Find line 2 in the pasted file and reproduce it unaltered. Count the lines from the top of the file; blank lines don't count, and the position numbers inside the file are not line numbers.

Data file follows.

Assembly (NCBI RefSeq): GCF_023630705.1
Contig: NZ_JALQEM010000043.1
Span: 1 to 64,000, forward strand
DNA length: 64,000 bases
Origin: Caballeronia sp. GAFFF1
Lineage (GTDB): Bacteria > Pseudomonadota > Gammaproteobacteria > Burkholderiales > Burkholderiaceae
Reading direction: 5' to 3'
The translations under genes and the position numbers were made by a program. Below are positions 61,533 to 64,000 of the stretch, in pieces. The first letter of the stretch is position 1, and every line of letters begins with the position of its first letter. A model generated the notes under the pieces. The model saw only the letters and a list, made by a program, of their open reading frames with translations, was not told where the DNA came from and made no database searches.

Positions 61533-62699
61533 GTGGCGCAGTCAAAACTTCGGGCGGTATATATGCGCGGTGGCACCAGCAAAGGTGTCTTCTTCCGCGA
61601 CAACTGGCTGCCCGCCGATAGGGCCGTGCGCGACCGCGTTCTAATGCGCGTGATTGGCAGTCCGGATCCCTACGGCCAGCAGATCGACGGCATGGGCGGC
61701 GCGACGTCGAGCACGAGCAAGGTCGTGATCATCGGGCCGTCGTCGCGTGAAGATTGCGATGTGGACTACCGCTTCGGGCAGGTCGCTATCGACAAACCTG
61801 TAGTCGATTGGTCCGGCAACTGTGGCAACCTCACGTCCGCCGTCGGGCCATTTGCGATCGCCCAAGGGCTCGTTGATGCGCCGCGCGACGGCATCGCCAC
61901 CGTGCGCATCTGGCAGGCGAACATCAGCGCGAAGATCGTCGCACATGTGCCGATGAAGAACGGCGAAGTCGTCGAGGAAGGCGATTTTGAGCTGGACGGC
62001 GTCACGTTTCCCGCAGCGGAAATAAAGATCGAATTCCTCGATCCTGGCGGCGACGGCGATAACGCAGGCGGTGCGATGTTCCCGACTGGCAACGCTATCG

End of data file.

Contig: NZ_JALQEM010000043.1